Illustrated by EEK.
If you’re one of those lucky enough to live through an intense winter, you’re quite familiar with the joys of building a snowman.
Much like the song Frosty the Snowman, there really is something magical about crafting your very own spherical, bulky companion out of snow. Rolling up his base, his midsection, his head - it’s tough work but instantly rewarding. Then you get to throw on a top hat or baseball cap and find something to create his eyes and nose. Oh, and don’t forget the scarf! Before you know it, your wonderful creation is gracing the front lawn for all to see. What a joyful sight!
I will admit that the idea of creating a snowman is only a little haunting. Perhaps it’s because it bears a striking resemblance to Mary Shelley’s Frankenstein. The idea of creating life is a common theme seen in a lot of fiction. There is something creepy, unsettling and all-too-familiar about it. What makes people so drawn to the idea of making living creatures in their own images? Is it the God-like power? The inkling to craft something that looks like you? Is it the appeal of bringing an innocent creation into the world and looking after it like a doting parent? I am not sure why we see this idea pop up again and again but it rarely ends well. I don’t have to remind you that Frankenstein has a rather rough conclusion for the monster.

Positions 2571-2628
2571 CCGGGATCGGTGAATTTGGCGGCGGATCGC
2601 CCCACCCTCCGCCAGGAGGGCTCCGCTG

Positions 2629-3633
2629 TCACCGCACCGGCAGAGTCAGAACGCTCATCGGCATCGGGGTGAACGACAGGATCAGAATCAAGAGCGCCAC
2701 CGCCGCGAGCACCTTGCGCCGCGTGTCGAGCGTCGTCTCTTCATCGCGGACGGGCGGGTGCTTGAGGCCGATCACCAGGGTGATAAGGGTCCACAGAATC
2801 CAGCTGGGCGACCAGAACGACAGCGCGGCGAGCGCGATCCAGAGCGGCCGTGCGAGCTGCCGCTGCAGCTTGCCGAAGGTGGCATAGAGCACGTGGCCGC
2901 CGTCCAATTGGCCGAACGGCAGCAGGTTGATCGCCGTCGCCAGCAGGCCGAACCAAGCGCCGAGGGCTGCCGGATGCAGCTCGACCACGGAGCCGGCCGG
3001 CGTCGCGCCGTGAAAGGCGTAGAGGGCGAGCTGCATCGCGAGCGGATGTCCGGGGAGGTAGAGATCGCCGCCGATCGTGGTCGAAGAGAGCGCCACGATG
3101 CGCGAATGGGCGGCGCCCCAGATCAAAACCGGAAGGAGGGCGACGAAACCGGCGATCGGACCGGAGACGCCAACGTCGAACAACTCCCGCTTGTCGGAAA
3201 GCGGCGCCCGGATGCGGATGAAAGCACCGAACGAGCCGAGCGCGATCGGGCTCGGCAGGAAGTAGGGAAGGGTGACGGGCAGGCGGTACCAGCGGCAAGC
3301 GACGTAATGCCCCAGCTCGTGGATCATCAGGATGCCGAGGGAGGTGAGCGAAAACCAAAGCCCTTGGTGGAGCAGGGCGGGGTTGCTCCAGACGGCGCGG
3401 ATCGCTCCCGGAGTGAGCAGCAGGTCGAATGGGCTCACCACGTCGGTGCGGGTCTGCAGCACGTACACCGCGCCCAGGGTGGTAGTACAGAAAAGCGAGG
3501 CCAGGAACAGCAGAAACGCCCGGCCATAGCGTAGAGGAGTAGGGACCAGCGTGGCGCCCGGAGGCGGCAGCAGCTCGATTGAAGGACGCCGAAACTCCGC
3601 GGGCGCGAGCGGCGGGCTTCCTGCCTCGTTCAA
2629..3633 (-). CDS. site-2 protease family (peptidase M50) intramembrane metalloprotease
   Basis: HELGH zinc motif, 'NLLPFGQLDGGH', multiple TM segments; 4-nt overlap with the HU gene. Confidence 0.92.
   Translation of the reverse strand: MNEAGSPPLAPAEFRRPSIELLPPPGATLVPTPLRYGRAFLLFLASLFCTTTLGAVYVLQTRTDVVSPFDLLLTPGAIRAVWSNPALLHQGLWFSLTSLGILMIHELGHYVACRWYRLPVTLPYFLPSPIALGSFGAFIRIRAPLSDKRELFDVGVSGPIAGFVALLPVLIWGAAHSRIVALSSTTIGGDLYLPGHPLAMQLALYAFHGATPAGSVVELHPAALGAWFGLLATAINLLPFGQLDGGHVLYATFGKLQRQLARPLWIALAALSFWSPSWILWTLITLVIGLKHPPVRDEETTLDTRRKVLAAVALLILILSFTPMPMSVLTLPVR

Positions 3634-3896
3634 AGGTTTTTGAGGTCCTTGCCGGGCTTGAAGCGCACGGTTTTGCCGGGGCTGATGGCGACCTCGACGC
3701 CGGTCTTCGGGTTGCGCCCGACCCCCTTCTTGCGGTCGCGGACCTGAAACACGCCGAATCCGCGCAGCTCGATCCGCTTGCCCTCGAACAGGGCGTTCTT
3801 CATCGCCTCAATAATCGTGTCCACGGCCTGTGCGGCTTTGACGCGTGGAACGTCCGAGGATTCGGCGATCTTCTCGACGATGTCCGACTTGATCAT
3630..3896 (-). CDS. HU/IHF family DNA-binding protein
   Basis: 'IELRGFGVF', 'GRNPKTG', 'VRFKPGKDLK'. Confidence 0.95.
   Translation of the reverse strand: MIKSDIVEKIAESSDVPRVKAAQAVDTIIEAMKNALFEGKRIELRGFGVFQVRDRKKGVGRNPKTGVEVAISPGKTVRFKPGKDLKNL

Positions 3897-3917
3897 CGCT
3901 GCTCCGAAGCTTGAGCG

Am I saying that kids making snowmen is akin to an unholy act of horrific science gone wrong? No, no I am not. But you have to admit that the next time you see a group of young children cobbling a snowman together, you’ll wonder if any of them will grow up to be a mad scientist.
A snowman looks excitedly about to take a bite out of a snow cone, to which another exclaims, "Oh my gawd! Stop!"
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